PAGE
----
Mammalian Y chromosomes retain widely expressed dosage-sensitive regulators.

Journal Article (Journal Article)

The human X and Y chromosomes evolved from an ordinary pair of autosomes, but millions of years ago genetic decay ravaged the Y chromosome, and only three per cent of its ancestral genes survived. We reconstructed the evolution of the Y chromosome across eight mammals to identify biases in gene content and the selective pressures that preserved the surviving ancestral genes. Our findings indicate that survival was nonrandom, and in two cases, convergent across placental and marsupial mammals. We conclude that the gene content of the Y chromosome became specialized through selection to maintain the ancestral dosage of homologous X-Y gene pairs that function as broadly expressed regulators of transcription, translation and protein stability. We propose that beyond its roles in testis determination and spermatogenesis, the Y chromosome is essential for male viability, and has unappreciated roles in Turner's syndrome and in phenotypic differences between the sexes in health and disease.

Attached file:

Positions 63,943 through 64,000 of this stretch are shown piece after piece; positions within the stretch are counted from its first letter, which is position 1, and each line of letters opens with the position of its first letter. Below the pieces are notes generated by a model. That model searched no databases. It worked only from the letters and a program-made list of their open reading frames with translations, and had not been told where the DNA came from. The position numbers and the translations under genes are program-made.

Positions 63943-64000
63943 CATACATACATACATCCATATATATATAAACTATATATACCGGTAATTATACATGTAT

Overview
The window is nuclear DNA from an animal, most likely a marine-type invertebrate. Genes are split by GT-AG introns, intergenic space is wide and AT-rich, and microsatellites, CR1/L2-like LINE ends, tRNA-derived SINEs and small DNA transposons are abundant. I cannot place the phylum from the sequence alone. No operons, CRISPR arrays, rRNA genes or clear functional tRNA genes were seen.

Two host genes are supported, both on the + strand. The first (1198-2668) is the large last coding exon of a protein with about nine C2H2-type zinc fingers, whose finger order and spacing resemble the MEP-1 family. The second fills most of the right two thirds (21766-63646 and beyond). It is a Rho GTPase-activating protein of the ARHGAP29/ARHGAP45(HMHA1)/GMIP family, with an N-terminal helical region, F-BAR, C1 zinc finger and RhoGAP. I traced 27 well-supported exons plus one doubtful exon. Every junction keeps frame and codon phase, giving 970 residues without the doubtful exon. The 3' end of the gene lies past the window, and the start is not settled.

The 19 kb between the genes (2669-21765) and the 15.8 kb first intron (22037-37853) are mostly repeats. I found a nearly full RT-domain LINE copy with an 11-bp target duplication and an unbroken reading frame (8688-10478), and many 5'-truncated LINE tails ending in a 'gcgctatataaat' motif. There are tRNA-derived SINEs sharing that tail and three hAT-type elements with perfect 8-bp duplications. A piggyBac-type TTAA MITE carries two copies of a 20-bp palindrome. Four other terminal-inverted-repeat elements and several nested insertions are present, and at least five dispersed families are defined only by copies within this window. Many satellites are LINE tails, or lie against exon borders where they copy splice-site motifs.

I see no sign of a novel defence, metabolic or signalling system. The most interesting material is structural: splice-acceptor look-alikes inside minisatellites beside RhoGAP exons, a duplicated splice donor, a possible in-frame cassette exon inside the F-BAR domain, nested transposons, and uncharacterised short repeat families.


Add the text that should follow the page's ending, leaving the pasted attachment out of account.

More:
Full Text

Duke Authors

Cited Authors

  • Bellott, DW; Hughes, JF; Skaletsky, H; Brown, LG; Pyntikova, T; Cho, T-J; Koutseva, N; Zaghlul, S; Graves, T; Rock, S; Kremitzki, C; Fulton, RS; Dugan, S; Ding, Y; Morton, D; Khan, Z; Lewis, L; Buhay, C; Wang, Q; Watt, J; Holder, M; Lee, S; Nazareth, L; Alföldi, J; Rozen, S; Muzny, DM; Warren, WC; Gibbs, RA; Wilson, RK; Page, DC

Published Date

  • April 24, 2014

Published In

Volume / Issue

  • 508 / 7497

Start / End Page

  • 494 - 499

PubMed ID

  • 24759411

Pubmed Central ID

  • PMC4139287

Electronic International Standard Serial Number (EISSN)

  • 1476-4687

Digital Object Identifier (DOI)

  • 10.1038/nature13206


  • eng

Conference Location

  • England